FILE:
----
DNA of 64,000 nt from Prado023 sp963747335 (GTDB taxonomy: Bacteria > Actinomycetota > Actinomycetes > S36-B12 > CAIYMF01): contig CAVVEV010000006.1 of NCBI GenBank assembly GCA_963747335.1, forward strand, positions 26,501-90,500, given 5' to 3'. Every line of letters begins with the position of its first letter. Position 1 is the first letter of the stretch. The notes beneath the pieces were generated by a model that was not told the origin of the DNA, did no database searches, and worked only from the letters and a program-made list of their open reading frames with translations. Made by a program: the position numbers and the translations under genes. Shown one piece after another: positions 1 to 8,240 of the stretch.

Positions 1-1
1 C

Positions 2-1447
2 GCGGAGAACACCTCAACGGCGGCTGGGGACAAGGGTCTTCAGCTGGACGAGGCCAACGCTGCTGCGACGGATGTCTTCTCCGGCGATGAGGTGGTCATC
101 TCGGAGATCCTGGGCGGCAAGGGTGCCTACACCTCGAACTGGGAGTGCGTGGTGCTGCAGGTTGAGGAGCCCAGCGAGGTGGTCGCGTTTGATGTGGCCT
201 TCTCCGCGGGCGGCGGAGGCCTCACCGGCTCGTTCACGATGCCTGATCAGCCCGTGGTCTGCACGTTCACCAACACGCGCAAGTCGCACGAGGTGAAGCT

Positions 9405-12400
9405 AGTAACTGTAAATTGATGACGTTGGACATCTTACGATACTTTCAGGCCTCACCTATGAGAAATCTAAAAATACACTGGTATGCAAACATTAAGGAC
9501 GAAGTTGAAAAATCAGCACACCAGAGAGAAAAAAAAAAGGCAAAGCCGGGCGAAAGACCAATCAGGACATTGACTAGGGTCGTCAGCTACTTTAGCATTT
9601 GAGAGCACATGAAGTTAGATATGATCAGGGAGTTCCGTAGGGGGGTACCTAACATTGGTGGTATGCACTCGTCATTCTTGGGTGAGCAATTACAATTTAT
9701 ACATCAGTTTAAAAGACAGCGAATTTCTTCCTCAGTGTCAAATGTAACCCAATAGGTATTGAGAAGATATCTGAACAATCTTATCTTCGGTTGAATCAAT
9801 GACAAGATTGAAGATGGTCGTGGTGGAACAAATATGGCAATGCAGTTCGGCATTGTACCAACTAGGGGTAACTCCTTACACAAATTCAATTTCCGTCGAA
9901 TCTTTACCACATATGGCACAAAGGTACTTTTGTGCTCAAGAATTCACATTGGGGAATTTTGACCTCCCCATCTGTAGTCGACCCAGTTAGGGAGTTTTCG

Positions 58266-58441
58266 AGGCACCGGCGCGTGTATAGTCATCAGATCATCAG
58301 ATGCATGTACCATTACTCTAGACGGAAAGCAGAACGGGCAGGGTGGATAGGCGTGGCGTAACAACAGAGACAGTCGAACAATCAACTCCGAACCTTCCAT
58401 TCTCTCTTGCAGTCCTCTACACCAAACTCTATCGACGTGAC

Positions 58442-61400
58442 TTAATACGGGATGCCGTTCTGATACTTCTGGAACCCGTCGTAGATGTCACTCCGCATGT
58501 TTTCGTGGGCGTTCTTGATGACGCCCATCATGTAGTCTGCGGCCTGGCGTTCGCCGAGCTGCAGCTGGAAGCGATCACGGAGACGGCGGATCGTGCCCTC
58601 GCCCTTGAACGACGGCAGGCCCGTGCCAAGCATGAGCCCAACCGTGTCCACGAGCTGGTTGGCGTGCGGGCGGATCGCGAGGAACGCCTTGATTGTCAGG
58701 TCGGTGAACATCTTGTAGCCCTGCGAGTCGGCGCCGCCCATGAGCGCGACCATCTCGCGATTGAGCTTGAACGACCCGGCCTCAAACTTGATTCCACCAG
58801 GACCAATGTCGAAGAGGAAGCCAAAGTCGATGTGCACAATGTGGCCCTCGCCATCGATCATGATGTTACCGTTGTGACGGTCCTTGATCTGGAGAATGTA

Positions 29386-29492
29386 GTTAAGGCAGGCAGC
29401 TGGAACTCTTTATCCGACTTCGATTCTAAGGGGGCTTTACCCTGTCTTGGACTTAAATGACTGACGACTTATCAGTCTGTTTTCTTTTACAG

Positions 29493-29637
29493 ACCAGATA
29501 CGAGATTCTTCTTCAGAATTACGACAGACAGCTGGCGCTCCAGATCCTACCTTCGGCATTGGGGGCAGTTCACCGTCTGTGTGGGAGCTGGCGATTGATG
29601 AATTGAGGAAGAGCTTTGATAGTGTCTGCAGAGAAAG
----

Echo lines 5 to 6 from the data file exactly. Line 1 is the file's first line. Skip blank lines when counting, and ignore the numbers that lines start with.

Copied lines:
2 GCGGAGAACACCTCAACGGCGGCTGGGGACAAGGGTCTTCAGCTGGACGAGGCCAACGCTGCTGCGACGGATGTCTTCTCCGGCGATGAGGTGGTCATC
101 TCGGAGATCCTGGGCGGCAAGGGTGCCTACACCTCGAACTGGGAGTGCGTGGTGCTGCAGGTTGAGGAGCCCAGCGAGGTGGTCGCGTTTGATGTGGCCT